"I found myself inhaling the pages of this book, surprised by the suspense and humanness of it all. Redemption hovers everywhere, not a sentimental redemption but a raw and real redemption. This book is well worth reading.” Jerry Sittser, Professor of Theology, Whitworth University and author of A Grace Disguised and A Grace Revealed Information on how to purchase FRAMES: a picture of death, drugs and forgiveness coming soon, right here. Email me at amy AT gregscheer DOT com to get on the mailing list.
Showing posts from February, 2014
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I wasn’t ready for this book when it first came to me. I had sat for hours and hours listening to a man talk about his wife's death and the only thought I had was if I wrote this book, it would be cheese. And I couldn't do cheese. Kevin had been assigned to me. I'd been writing for his college's alumni magazine for years but was feeling swamped with other work, so I respectfully passed on this young widow's story. But the boss would not accept that answer, and offered me a raise I couldn't refuse. I called Kevin, we talked for an hour, I wrote an article. At the end of the process he offered up this: a feeling he'd had to do something more with his story, and would I be interested? We agreed to meet over a weekend and record the unabridged tale. Mornings and afternoons, we'd sit and talk, recording his story in two, three hour intervals. I knew that Marilyn had died when a car crashed into hers at a toll station, but Kevin hadn't yet walked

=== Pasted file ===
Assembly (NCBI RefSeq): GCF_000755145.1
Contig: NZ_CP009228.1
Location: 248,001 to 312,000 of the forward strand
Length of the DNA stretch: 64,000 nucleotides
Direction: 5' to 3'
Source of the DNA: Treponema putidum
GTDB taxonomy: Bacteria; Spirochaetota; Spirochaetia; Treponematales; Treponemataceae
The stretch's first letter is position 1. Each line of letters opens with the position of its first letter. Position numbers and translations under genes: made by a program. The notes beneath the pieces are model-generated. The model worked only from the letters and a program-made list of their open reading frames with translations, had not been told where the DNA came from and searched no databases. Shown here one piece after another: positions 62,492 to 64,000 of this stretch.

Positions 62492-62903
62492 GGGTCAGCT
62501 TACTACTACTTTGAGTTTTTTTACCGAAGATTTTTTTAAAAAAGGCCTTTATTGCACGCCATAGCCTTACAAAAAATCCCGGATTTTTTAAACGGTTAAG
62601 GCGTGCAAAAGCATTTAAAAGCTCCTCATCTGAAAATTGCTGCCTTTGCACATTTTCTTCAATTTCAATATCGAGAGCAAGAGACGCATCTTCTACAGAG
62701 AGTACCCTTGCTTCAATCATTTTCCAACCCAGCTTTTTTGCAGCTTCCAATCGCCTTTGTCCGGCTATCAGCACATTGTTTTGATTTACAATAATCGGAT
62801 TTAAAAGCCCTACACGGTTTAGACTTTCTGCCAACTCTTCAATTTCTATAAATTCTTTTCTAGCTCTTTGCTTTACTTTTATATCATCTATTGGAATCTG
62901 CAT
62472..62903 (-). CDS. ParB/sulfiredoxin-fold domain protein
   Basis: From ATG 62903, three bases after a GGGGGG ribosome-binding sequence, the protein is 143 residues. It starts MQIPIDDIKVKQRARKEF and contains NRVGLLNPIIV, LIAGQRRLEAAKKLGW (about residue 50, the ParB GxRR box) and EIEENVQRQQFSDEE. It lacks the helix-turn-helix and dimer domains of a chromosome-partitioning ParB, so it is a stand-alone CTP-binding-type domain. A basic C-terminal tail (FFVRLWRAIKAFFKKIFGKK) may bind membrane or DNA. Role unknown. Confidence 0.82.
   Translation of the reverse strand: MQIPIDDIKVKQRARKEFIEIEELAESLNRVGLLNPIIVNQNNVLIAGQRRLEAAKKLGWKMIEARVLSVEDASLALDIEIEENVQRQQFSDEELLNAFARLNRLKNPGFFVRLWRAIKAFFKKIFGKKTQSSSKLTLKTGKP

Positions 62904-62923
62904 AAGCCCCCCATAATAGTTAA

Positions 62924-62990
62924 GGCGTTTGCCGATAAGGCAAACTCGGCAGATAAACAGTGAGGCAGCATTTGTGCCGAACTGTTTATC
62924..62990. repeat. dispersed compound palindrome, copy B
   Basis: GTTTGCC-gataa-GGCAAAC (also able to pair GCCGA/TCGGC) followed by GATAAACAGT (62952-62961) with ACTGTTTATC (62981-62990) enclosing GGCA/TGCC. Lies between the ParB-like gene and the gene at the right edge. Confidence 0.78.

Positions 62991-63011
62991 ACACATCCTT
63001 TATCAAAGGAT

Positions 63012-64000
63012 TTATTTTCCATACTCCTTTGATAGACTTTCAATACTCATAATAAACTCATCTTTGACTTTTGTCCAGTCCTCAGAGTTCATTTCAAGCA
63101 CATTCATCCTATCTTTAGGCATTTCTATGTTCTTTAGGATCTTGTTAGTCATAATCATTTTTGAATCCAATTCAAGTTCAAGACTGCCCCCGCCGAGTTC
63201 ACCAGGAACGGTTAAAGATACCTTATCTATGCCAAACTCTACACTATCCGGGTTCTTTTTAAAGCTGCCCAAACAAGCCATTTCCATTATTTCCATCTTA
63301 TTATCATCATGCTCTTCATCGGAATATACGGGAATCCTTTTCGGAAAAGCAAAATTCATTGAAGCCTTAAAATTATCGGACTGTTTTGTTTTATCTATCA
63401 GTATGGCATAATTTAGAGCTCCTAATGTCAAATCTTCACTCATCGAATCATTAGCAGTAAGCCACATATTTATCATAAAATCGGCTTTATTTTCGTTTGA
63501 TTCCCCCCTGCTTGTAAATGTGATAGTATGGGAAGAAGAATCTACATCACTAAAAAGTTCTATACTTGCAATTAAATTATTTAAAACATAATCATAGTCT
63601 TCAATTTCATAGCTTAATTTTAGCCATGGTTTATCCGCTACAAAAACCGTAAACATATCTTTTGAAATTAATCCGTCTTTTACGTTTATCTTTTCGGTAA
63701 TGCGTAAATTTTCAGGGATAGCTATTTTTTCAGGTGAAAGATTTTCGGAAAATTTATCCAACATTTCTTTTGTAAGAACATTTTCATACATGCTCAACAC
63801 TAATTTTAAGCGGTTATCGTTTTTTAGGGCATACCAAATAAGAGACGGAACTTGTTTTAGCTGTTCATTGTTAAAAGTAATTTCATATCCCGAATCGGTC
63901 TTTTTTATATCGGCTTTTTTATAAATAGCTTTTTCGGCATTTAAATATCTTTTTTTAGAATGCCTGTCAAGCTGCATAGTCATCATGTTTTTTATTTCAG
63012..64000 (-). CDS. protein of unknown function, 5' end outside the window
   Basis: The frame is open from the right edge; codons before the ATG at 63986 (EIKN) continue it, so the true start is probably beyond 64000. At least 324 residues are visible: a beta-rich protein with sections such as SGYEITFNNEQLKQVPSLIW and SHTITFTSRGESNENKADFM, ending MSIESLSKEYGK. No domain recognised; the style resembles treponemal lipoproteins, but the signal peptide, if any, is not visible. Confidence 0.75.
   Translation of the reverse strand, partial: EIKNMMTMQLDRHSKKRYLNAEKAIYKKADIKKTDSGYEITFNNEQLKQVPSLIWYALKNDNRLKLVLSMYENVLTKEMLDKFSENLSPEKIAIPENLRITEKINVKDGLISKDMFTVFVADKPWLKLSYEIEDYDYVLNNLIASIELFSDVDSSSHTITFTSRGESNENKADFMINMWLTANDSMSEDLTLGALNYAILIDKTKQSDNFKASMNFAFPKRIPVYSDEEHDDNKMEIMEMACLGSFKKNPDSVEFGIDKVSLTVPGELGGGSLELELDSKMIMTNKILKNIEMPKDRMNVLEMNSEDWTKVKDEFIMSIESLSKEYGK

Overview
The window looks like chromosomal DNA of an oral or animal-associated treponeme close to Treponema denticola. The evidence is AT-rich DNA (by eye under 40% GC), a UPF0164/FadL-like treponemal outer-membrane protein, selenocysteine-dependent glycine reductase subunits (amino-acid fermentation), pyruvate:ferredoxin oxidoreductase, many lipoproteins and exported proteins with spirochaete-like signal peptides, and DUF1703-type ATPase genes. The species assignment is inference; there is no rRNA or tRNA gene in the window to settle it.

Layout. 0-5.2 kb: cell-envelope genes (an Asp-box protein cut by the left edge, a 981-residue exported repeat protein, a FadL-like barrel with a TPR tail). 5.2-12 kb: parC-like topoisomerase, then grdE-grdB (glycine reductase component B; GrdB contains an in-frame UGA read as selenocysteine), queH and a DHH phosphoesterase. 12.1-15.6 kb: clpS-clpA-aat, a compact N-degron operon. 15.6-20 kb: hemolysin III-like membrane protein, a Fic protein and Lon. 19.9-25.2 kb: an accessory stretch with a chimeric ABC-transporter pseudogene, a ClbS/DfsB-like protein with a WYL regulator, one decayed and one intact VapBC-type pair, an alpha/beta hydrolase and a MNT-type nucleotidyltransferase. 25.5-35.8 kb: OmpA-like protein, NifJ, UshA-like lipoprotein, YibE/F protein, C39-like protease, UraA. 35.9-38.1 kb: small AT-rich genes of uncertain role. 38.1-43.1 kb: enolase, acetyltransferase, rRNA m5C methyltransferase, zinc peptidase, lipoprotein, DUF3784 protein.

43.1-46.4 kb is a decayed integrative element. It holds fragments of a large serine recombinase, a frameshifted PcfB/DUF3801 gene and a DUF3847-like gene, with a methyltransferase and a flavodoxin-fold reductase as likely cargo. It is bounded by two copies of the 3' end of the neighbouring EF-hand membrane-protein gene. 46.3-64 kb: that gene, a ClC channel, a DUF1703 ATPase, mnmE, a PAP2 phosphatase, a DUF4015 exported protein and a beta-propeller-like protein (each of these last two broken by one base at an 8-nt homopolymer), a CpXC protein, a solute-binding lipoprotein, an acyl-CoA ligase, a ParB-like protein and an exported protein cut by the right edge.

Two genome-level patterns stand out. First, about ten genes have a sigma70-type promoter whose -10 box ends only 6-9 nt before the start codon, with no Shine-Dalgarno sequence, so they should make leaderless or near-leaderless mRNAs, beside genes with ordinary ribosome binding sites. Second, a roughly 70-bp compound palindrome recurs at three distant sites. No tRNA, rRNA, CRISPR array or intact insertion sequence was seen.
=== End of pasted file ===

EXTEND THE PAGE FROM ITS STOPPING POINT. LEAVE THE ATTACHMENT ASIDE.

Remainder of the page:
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This morning, I dropped in at a new gym I've been enjoying only to discover it was One Thousand Reps Day: any exercise(s) you want, ten reps at the top of each minute. For 100 minutes. And so I completed 500 deadlifts and about 450 Bulgarian bag halos (when the halos became taxing, I threw in some overhead presses). The math works out to more than 60,000 pounds, and yet I came out of this thinking not so much about my strength, but my endurance. The mental kind even more than the muscle. I've never had much of either, and though I never hit the wall today, I had to fight the demons of comfort, persistent as my children, asking me to please, please, promptly halt the suffering. At 200 reps, the challenge seemed an impossibility. At 500 there was celebrating but a long road ahead. 700, more folks left. The music was turned down, the fans off, only the door open to the snow outside cooling down the room. We lifted to the bell and to the sound of our own bodies. Lose Yourself c